If the answer to both questions were yes, then his beloved nation and the world at large would be in a great deal of trouble. Because of what he had witnessed and heard from Sally, he now felt sure the creatures were hunting out victims. This meant they would be looking for settlements, towns, and cities. He knew the ghouls had no idea or concepts of such things. He knew they only saw them as a source of food and a breeding ground to create more of their own.
Callum’s voice tore Jon from his deep and troubling thoughts. He turned and looked at his son.
“I think we should stop for a bite to eat,” Callum said as he looked at Sally. “We’ve been walking for a goodly time, and we could all do with the rest.”
Jonathan nodded, unshouldered his pack, and handed it to his son. “Could you share out the dried meat, also some of the bread.”
Callum took the pack and asked, “Why do you want me to do it?”
“I need to take care of my necessaries. Yonder bush will do just fine.”
His son nodded and started rifling through the pack. Jonathan went to turn, but suddenly felt as if they were not alone. He felt as if watchful eyes studied them. He turned his gaze back along the track, then to the forest around them.
After a few moments, the sensation passed. He normally trusted his instincts without question, but he realized their situation might be affecting his senses. He forced the feeling from his mind, and then headed towards the bush so he could ease at least some of his discomfort.
Jonathan unbuttoned his trousers, and squatted down. However, before he had time to relieve himself, he heard movement to his right. He quickly stood, buttoned his trousers, and pulled his tomahawk from his belt.
“You will not need that, my friend.”
Jon spun on his heels. To his left, stood a tall and strikingly handsome Indian brave. Jonathan shook his head slightly and smiled. He had just fallen for one of the oldest tricks in the book. He now realized the movement and noise to his right had only one purpose, a distraction. Cardsharps often used the same technique; keep the sap watching one hand while the other worked the real magic. The magic of relieving their marks of as much of their hard-earned money as they could.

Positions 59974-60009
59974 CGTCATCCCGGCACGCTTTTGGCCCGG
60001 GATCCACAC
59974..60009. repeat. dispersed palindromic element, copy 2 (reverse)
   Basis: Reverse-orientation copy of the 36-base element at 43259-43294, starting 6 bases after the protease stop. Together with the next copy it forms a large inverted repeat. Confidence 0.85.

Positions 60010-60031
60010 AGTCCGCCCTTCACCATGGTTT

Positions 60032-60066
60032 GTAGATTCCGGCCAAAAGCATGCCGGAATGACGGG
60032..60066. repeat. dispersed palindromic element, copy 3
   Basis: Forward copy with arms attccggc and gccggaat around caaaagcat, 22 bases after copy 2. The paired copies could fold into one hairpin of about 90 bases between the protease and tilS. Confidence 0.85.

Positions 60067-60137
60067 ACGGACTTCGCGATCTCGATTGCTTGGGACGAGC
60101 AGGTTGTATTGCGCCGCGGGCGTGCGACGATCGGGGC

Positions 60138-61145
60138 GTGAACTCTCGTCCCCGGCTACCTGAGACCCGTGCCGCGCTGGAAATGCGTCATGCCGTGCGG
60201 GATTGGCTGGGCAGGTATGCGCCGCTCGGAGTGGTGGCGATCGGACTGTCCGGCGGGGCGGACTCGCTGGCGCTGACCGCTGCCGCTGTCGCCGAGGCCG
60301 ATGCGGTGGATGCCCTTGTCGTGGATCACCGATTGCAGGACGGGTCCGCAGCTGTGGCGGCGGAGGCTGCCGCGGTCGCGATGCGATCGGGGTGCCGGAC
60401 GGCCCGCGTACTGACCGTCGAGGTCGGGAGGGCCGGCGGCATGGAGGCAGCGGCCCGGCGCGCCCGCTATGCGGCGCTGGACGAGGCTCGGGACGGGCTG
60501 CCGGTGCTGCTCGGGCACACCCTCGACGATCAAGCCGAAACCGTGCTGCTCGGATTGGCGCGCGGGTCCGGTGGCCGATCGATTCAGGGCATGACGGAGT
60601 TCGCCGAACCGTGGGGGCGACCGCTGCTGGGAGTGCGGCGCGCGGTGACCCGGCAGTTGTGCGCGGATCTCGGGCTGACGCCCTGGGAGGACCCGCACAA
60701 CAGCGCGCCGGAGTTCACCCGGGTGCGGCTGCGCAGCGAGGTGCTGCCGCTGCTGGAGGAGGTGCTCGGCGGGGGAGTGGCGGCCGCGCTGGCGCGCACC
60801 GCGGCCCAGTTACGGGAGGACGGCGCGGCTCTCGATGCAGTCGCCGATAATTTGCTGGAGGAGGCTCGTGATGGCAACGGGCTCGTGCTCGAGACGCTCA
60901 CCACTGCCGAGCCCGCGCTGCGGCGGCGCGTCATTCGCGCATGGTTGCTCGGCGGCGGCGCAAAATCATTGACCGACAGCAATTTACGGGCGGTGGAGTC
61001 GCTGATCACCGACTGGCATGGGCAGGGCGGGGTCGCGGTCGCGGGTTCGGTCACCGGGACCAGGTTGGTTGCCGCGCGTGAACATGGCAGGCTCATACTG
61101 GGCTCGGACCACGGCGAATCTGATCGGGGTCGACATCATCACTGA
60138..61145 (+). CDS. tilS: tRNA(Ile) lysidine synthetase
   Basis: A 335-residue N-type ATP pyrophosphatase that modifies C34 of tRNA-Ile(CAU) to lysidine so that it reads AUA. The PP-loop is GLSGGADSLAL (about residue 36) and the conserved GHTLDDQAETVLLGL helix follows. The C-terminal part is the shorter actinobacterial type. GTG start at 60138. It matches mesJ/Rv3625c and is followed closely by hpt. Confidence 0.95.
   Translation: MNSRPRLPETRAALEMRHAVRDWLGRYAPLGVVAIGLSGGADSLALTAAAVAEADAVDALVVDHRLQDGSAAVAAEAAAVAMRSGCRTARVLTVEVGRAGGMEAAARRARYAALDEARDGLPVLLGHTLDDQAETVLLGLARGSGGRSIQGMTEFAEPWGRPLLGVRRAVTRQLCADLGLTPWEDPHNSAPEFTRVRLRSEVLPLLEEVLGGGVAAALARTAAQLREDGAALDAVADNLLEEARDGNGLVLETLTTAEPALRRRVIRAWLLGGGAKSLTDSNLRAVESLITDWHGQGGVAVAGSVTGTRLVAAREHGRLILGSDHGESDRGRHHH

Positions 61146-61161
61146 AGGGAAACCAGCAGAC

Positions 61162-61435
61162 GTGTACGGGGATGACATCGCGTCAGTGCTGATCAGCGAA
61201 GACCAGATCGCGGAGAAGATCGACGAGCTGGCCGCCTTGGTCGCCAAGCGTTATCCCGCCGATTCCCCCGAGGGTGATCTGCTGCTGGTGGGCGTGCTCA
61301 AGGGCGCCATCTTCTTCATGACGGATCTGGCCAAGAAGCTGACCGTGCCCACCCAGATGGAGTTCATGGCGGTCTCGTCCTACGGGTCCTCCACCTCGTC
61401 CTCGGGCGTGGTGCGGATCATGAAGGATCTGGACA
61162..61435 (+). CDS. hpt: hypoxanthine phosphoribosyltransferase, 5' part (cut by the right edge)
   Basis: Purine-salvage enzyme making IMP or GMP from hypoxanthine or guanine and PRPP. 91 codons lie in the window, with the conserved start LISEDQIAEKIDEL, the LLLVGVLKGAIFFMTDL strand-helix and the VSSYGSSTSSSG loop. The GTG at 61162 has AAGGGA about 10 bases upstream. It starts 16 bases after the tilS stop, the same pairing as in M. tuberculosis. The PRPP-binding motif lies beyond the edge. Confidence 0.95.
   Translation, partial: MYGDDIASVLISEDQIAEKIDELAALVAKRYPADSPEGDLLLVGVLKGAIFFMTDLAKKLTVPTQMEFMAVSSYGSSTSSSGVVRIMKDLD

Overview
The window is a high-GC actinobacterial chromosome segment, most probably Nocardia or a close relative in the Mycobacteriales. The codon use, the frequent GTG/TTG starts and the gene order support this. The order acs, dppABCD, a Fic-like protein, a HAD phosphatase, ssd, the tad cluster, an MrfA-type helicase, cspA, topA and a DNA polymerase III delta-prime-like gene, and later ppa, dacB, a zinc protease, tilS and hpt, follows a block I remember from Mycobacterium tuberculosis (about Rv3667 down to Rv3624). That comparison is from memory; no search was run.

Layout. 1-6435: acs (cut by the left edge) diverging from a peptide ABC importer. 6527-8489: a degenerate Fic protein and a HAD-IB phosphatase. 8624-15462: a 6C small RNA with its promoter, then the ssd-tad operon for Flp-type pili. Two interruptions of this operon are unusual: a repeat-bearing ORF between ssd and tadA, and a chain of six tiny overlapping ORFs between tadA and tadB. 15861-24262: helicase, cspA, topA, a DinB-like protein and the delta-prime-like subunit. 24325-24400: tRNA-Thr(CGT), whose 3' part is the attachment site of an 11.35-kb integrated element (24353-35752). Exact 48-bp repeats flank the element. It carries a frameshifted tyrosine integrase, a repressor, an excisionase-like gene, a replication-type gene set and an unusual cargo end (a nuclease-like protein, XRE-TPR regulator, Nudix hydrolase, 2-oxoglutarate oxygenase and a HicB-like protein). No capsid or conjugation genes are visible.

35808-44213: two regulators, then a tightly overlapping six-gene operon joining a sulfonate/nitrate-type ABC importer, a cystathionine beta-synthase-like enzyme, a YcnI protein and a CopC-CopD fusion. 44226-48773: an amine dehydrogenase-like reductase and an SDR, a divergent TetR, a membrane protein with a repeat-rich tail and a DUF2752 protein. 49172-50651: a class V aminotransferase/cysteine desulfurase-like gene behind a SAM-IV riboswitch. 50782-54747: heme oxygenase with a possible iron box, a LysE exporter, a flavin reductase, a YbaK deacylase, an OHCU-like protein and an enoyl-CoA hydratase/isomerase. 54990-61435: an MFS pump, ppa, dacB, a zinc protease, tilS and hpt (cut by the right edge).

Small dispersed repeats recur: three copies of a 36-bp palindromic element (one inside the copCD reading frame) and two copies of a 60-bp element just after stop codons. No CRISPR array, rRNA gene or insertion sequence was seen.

Jonathan berated himself internally for the ease with which the brave had caught him off guard. He had lived in the woods his whole life, and he knew not only every branch, but also every sound and smell too. The ease with which his young friend had just bamboozled him was unforgivable. Yet, he knew why the brave had done it, and he knew he had it coming.
He had known this fine young man since birth, and he had always joked that he could hear his approach from a mile away. He and the brave’s father had often taken him hunting with them, and Jon had always teased the boy about how heavy-footed he was. He had always insisted the brave would never catch anything off guard. Not a deer, nor an enemy. Naalnish had just proved him wrong, and Jonathan Wentworth felt extremely foolish. The brave had literally caught him with his pants down.
“Naalnish, I am truly clad to see you,” Jon said as he holstered his weapon, and then offered the brave his hand.
The young brave’s handsomely chiseled face erupted into a broad smile, revealing gloriously white teeth. “And I you.”
At that moment, Naalnish’s brother, Elsu, joined them, but kept a respectful distance from his older brother and Jon.
“My father sent me to find you,” Naalnish said as he gestured for his younger brother to leave them. Like a ghost, Elsu evaporated into the trees.
“Callum is preparing some food in yonder clearing. Why not join us?”
Naalnish looked towards Jonathan’s son and nodded.
“Good. Now if you will excuse me, you kinda caught me in the middle of something.”
The brave laughed, and headed off towards the rest of Jonathan’s little group.
Jonathan reappeared a few minutes later. After washing his hands in a nearby stream, he rejoined the group.
“Naalnish, why did your father send you to find me?” Jonathan asked as his hand absentmindedly went to the tomahawk Naalnish’s father had given him.
“Four of our young braves were sent out on a hunt; it was their first and marked their move into manhood. Only one returned. He told of creatures that looked like men, but killed like wolves. He told of how his fellow braves had fallen, and of how one of the creatures had bitten him. A few hours later he died, only to awaken as one of the creatures himself.
“My father killed the brave by crushing his head with a rock. He then ordered scouting parties be sent out to see how widespread these things were. The scouts returned and all told the same tale. Most of the settlements in and around the Cove have fallen to these creatures, and they have reached as far as Franklin Town.